Hermida’s team underrated the importance of the chainguide that is mandatory on top of the XX1 crankset if you do not install a Type 2 SRAM rear mech. The SRAM XX1 provides extra tension thanks to a roller clutch

If you’re switching to single speed or whatever 1x setup is in your mind, fit a chainguard. You’re not likely to lose a gold medal or the yellow jersey but you teeth instead :mrgreen:. Remember how bad the Cofidis bicycle mechanic should have felt that night after the first stage of the Tour de France: “somebody shoot me”.


Bromtpon Eazy Wheels

Replacing the factory wheels was the first repair that came to my mind when I got the Brompty. Although I did it long ago, I have saved it for last within this saga of Brompton repairs because the result is not satisfactory. I would say work in progress 🙂

Factory rollers vs. Eazy Wheels

Factory rollers vs. Eazy Wheels

By installing the Eazy Wheels you have the added advantage of being able to pull the bicycle along on the ground. Stardard wheels are just simply a shame and won´t work.

I love the idea of the versatility of a Brompton

I love the idea of the versatility of a Brompton

Good, I have no more to carry mine everytime I go walking with it when commuting, I thought. But the reality is that your bike needs also a rear carrier, or Brompton mudguard at least, to support parked mode and wheel it along. Otherwise the Eazy wheels by themselves won´t make any difference. I can’t believe I didn’t figure it out until I put them on. Well, at work I never needed to pull/push the bike around :mrgreen: .


Tyred rollers with industrial bearings can also be fitted to the rear rack

A rubber bung, fitted to the bottom of the seat post, can be used as a brake to prevent unwanted rolling.

Full kit

Eazy Wheels full kit with rubber thingy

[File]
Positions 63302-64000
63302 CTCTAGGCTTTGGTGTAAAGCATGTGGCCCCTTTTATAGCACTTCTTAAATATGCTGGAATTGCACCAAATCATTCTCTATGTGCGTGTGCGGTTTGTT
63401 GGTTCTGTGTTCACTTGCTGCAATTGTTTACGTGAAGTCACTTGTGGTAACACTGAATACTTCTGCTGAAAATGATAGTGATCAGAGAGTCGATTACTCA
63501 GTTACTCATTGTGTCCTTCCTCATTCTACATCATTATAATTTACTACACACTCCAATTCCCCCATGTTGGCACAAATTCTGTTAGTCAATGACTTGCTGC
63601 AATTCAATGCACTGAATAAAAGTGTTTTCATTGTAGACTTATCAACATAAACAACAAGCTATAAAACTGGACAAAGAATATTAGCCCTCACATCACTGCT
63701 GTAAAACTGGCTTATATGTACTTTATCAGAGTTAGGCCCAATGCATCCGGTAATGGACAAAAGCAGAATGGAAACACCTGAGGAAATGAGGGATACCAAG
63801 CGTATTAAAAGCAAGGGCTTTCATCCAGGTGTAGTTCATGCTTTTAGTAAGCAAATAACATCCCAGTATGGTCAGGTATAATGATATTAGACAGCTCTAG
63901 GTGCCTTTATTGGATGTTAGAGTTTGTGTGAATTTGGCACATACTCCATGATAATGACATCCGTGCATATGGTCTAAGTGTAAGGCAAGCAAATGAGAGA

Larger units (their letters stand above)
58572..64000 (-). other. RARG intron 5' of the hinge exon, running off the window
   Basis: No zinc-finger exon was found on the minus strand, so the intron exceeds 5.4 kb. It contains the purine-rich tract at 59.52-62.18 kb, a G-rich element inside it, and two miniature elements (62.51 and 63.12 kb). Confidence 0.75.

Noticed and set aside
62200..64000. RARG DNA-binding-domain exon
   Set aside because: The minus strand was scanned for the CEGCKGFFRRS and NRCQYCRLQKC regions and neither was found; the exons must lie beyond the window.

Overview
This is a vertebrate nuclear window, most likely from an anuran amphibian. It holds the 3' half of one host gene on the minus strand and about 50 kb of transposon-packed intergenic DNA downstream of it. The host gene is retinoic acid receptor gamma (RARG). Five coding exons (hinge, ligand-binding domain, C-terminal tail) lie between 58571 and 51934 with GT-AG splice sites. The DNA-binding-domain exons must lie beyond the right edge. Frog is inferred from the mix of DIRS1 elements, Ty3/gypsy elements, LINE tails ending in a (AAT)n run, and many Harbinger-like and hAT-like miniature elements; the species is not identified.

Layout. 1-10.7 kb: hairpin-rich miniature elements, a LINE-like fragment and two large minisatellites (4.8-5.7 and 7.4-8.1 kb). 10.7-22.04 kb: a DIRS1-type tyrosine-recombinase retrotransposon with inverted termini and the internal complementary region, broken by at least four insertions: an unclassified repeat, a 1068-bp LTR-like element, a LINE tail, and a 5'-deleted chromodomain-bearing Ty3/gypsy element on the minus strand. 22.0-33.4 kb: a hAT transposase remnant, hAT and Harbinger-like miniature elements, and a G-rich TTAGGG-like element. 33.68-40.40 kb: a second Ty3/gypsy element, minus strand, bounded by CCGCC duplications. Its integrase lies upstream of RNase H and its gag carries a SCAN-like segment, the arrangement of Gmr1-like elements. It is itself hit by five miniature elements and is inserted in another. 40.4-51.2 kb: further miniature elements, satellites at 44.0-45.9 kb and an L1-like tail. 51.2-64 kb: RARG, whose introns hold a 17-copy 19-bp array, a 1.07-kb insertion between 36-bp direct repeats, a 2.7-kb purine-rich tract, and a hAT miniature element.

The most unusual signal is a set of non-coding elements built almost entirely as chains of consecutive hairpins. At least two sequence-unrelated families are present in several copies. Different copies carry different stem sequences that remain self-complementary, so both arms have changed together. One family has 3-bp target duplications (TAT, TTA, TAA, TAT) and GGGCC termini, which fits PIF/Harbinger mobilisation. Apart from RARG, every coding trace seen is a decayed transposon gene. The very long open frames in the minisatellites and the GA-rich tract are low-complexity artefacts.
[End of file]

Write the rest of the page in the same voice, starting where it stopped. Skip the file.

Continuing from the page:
My Brompton does not have a rear mudguard that will add the extra wheel for stability, or what it could be even better, a rear rack that comes equipped with two wheels improving the handling when it is half-folded.


Bikes with no mudguards/rack but Eazy Wheels installed, are as stupid as mine looks in the picture

Not everybody need to enable this function. That is the reason it is offered as an option when placing your order. In that case you will have to pay on top 20 quid for the better quality wheels, and another 50 quid for the pricey mudguards or 100 quid for the Version R of the bike (mudguards & rack).

The installation of the wheels is so straightforward… nothing to say about it. What a drag!

Brompton rear frame clip for older models

One of the most frustating things in pre-2007 models is the lack of a mechanism that stops the rear triangle from folding when you lift the bike up.


Got it from Brilliantbikes.co.uk that delivered overseas some Brompton parts faster than any spanish dealer

In order to update my 1999 Brompton the retro fit kit is needed as it comes with an 8 mm seat clamp bolt. If you are using already a 6mm bolt there is a much cheaper kit for sale without the clamp lever, £9 instead of £23,75

Packaging content

Complete retrofit kit